He had been criticised severely in some quarters among the Sinhala opinion makers for stating this in public. But if it was essentially the truth, it’s just that he had no qualms stating it.
By stating what he did, he had crossed the Rubicon. The colonial era illusion — the hangover-like psychology that gave the Tamil political elite the false sense of superiority that somehow despite the odds, despite everything, in some way they could lord it over the Sinhalese, was gone.
In accomplishing that, President Gotabaya Rajapaksa made deep inroads into the psyche of the Tamil political elite.
This firm break with the past, is what rankles those who hate this President and others who form the government. They can’t come to terms with this sudden sea change in attitude and approach that marks a significant transformation from the past.
Some of them think that it was too important an unwritten rule to be broken. Old habits and old ways of thinking die hard.
Perhaps all those who pretend that President Rajapaksa did something unconscionable, should take a look at what’s happening these days in the country of the ex-coloniser.
Boris Johnson campaigned on what was termed by the liberal media as a chauvinistic pro-British platform, and he was anti-European in a hitherto unimaginable way. He changed British politics because he broke the unwritten rules about not being chauvinistic in being anti-European.
The general consensus was that he was impolite, buffoonish and brash, and is an aberration. But recent by-elections show that his brand is here for much longer than the critics would have imagined.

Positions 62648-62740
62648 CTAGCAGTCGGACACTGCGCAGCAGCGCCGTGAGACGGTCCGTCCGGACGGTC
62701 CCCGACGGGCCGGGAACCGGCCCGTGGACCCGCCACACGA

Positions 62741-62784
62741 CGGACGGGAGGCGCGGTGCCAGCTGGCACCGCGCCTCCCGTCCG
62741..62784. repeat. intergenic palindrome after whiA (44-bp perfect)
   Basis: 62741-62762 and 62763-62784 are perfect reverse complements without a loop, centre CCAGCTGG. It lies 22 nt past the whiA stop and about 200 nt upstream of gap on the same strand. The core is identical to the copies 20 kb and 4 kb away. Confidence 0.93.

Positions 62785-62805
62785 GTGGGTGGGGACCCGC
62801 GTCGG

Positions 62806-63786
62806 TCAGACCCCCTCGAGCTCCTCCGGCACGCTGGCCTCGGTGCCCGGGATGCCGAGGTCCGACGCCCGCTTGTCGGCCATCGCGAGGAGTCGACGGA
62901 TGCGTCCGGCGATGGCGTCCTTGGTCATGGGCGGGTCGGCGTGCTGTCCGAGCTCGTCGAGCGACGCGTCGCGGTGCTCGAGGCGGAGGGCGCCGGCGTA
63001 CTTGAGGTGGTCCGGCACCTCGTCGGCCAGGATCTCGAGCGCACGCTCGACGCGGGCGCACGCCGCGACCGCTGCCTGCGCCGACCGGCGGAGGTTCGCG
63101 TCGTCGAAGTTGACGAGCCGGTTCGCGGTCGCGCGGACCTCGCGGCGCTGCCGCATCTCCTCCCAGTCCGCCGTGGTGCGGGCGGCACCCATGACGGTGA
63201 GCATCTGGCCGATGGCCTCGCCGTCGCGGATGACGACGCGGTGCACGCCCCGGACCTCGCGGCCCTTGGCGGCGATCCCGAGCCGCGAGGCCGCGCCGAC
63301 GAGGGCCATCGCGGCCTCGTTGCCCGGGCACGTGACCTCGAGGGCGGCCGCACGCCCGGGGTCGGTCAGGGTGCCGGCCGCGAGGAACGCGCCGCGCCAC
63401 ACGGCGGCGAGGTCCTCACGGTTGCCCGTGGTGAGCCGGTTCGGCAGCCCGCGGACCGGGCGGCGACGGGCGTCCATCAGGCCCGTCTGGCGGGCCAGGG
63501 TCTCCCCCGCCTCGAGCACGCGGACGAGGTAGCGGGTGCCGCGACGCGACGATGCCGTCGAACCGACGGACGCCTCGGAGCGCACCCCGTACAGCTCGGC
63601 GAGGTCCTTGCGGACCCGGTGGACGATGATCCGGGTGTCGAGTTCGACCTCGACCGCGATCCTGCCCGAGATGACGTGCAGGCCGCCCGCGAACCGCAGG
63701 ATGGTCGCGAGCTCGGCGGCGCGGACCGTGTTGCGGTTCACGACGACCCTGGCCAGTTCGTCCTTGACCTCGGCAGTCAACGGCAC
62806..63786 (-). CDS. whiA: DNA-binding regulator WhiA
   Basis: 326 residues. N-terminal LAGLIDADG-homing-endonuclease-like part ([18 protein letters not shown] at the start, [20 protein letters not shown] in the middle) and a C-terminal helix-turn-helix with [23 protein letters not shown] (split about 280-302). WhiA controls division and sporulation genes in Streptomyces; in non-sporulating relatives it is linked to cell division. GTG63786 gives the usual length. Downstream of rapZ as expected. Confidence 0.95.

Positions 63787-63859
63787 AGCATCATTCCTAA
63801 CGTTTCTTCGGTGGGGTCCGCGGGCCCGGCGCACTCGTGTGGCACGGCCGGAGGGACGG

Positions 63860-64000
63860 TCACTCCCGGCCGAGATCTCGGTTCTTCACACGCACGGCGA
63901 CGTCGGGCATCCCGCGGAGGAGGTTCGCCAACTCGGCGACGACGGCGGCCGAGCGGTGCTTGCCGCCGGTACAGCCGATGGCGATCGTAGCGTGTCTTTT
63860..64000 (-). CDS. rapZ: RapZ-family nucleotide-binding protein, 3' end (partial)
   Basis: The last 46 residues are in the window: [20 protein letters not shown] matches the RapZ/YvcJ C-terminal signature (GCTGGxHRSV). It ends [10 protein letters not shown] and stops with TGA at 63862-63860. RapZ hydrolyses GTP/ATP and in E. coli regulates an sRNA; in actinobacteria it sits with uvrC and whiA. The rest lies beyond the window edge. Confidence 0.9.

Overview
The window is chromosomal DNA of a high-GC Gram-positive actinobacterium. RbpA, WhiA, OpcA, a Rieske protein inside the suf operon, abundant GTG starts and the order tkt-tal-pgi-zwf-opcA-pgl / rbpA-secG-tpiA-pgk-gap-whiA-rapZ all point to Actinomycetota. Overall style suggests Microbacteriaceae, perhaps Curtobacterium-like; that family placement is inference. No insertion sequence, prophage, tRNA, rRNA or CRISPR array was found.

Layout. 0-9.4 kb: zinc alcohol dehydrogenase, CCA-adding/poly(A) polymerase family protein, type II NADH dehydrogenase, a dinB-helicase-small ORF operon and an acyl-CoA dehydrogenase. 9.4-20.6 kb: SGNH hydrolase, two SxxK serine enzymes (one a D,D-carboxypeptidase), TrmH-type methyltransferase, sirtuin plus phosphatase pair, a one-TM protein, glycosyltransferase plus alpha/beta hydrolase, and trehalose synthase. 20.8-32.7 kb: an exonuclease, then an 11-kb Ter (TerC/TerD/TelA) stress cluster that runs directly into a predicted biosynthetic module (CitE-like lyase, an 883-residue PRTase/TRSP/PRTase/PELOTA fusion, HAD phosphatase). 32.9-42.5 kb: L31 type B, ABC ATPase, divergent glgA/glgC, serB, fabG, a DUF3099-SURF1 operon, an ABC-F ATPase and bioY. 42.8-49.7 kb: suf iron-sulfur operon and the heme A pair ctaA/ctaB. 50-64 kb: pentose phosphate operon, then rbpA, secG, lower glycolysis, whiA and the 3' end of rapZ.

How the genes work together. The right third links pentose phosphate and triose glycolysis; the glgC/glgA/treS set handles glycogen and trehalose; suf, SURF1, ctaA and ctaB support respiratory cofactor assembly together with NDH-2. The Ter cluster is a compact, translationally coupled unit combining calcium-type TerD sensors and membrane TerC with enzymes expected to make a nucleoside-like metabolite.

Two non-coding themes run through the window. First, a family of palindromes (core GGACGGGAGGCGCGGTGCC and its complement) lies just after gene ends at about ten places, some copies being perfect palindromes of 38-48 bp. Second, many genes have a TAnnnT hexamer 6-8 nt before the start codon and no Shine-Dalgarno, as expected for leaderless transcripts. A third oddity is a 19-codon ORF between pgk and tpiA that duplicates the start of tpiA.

His politics, it seems, would outlast him as well.
At the beginning his party’s performance was put down to the fact that he had an ultra-leftist unelectable Labour leader Jeremy Corbyn as an opponent.
But at the recently concluded by-elections he won hitherto impenetrable Labour bastions that have never gone Conservative in recent times, such as Hartelpool — and the Labour leader in these times, Kier Starmer, is someone considered very charismatic, suitably rightwing and electable.
Certain watershed events in politics happen when their time has come — and President Gotabhaya Rajapaksa’s pro-Sinhala tilt happened partly to reverse an aberration.
It was unrealistic for the Tamil minority political leadership to consider themselves co-equals in the domestic leadership stakes. In 2019, the reset button was pushed on that.
There would be people who would always see winning on the Sinhala vote as something not quite right, but it is no more wrong in politics than Boris Johnson winning on a so-called chauvinistically pro-British anti-European platform.
Political realities keep changing everywhere and Modi’s Hinduthva India is yet another example.
Even if these trends are branded as being parochial and the like, the fact is that Modi won twice, Johnson keeps winning, and so it is clear that significant breaks with the past don’t lead to political disaster for the change makers.
On the contrary, change-makers alter the political landscape. Politics will be never the same again after Boris Johnson and the likes of Nigel Farage, and though there would be pendulum swings to the left and the right far into the future in British politics, being patriotic British Johnson style would never be considered beyond the pale again.
Those who write in sceptical terms about the present GR administration in power should note that tectonic shifts happen in politics due to a reason.
They don’t happen by accident or due to happenstance. Often such tectonic changes are essential for the survival of the polity, however extreme they may look to some. In the UK, there seems to have been a groundswell of negative opinion among the masses about quintessential Britishness being swamped by continuing to be in the EU.
Absurd though that may have sounded many years ago, that kind of politics is accepted norm in the United Kingdom that we know now.